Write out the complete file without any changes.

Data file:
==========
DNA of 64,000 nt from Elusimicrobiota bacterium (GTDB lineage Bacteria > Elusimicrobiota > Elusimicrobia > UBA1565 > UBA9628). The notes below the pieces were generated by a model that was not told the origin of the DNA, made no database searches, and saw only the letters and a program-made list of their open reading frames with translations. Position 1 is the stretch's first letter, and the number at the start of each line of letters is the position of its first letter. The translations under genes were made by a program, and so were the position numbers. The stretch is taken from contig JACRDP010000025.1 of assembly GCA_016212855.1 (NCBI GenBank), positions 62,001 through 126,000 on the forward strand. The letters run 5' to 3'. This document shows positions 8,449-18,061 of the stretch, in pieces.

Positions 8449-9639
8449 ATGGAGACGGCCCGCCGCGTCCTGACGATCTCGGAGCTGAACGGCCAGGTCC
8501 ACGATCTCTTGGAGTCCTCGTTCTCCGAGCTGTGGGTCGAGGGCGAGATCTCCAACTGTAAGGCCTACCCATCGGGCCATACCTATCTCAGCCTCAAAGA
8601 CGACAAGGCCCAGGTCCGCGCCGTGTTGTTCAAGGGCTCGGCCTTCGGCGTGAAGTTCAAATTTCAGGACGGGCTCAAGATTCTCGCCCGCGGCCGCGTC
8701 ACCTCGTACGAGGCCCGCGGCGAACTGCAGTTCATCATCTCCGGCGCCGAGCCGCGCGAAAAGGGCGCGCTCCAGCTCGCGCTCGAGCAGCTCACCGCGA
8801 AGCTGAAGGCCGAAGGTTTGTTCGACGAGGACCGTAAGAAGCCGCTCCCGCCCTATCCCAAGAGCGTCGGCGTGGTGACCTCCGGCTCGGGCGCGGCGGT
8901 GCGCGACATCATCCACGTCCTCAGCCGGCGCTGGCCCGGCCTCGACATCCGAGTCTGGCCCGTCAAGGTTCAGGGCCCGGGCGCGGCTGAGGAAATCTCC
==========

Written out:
DNA of 64,000 nt from Elusimicrobiota bacterium (GTDB lineage Bacteria > Elusimicrobiota > Elusimicrobia > UBA1565 > UBA9628). The notes below the pieces were generated by a model that was not told the origin of the DNA, made no database searches, and saw only the letters and a program-made list of their open reading frames with translations. Position 1 is the stretch's first letter, and the number at the start of each line of letters is the position of its first letter. The translations under genes were made by a program, and so were the position numbers. The stretch is taken from contig JACRDP010000025.1 of assembly GCA_016212855.1 (NCBI GenBank), positions 62,001 through 126,000 on the forward strand. The letters run 5' to 3'. This document shows positions 8,449-18,061 of the stretch, in pieces.

Positions 8449-9639
8449 ATGGAGACGGCCCGCCGCGTCCTGACGATCTCGGAGCTGAACGGCCAGGTCC
8501 ACGATCTCTTGGAGTCCTCGTTCTCCGAGCTGTGGGTCGAGGGCGAGATCTCCAACTGTAAGGCCTACCCATCGGGCCATACCTATCTCAGCCTCAAAGA
8601 CGACAAGGCCCAGGTCCGCGCCGTGTTGTTCAAGGGCTCGGCCTTCGGCGTGAAGTTCAAATTTCAGGACGGGCTCAAGATTCTCGCCCGCGGCCGCGTC
8701 ACCTCGTACGAGGCCCGCGGCGAACTGCAGTTCATCATCTCCGGCGCCGAGCCGCGCGAAAAGGGCGCGCTCCAGCTCGCGCTCGAGCAGCTCACCGCGA
8801 AGCTGAAGGCCGAAGGTTTGTTCGACGAGGACCGTAAGAAGCCGCTCCCGCCCTATCCCAAGAGCGTCGGCGTGGTGACCTCCGGCTCGGGCGCGGCGGT
8901 GCGCGACATCATCCACGTCCTCAGCCGGCGCTGGCCCGGCCTCGACATCCGAGTCTGGCCCGTCAAGGTTCAGGGCCCGGGCGCGGCTGAGGAAATCTCC